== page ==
Government action to cut air pollution would have immediate benefits for children’s lung function across the UK and is likely to significantly improve the nation’s sporting performance, according to a new report.
The study, entitled Breathe GB, analysed air pollution levels at training grounds across the UK, as well as interviewing respiratory consultants and leading PE experts. It suggests that children living and playing in deprived areas are particularly vulnerable to air pollution, which can cause asthma and limit their ability to train.
The report used advanced modelling to compare data at training grounds and sports fields across the UK. Of the 94 sites assessed, 26 broke World Health Organisation limits for PM2.5 or NO2, representing 28% while more than half (52) came close to, or hit, the threshold for PM2.5.
In the report, Professor Jonathan Grigg of Queen Mary University explains “there is very strong evidence that exposure to air pollution stunts children’s lung function. Children with clinically low lung function will have reduced exercise capacity.”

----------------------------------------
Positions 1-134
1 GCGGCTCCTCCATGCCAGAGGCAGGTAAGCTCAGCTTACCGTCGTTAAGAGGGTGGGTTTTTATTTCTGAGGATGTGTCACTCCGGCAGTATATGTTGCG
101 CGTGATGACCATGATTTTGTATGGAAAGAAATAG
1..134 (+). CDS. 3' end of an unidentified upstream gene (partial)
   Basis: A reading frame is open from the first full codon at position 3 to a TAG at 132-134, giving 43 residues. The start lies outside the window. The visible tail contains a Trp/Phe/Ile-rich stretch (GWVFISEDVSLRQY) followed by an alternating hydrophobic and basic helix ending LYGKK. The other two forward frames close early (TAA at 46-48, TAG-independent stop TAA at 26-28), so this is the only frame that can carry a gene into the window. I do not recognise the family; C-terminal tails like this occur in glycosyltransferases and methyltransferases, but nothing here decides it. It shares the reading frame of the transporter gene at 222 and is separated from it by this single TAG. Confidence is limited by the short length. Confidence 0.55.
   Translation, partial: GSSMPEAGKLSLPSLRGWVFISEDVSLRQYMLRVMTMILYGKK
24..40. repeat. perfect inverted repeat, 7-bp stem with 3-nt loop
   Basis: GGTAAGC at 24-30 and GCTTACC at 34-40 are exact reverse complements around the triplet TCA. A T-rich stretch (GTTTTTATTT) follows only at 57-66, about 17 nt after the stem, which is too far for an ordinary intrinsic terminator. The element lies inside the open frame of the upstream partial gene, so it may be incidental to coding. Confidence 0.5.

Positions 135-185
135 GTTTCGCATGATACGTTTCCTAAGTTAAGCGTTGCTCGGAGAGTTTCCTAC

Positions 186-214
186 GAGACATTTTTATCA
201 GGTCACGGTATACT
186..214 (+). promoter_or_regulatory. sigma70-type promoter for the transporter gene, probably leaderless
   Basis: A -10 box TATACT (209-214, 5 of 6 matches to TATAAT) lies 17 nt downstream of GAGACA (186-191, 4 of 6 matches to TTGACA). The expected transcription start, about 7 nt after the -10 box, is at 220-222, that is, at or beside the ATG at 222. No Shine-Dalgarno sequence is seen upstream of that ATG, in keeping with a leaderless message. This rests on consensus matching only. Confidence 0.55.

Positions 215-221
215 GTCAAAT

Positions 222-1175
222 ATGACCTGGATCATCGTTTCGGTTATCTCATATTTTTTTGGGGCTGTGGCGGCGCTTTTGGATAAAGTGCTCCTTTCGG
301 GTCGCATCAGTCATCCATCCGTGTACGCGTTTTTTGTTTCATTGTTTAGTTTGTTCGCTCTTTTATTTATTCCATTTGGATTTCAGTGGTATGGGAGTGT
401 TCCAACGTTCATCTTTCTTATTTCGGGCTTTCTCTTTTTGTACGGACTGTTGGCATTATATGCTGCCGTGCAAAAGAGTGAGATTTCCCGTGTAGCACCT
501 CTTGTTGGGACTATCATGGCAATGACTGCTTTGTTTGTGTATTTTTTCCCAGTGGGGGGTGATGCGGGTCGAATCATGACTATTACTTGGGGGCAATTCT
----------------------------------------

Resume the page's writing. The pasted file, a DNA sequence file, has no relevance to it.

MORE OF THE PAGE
Particulate pollution (known as PM2.5) is considered particularly dangerous as the microscopic particles enter via the lungs and get absorbed into the bloodstream and is associated with a wide range of health conditions including lung cancer, asthma, heart attacks, strokes, diabetes and depression.
Lucy Harbor, a parent from London whose child was hospitalised with pneumonia linked to air pollution, said: ” I’m incredibly worried about the amount of pollution that they are breathing in and what impact that is having on their sporting potential and also their long term health. Queen Mary’s University monitored the pollution my son was exposed to in the school playground last year, and found ‘very worrying’ levels of pollution while he was playing after school football club.”
The sites were selected from five major UK cities: London, Birmingham, Greater Manchester, Nottingham and Sheffield. These included sports grounds where major stars trained including David Beckham, Sol Campbell, Christine Ohuruogu, Mo Farah, Raheem Sterling, Frank Lampard and Linford Christie.
The Air Team is calling on sports organisations, MPs, schools and athletes to back their campaign at www.breathegb.org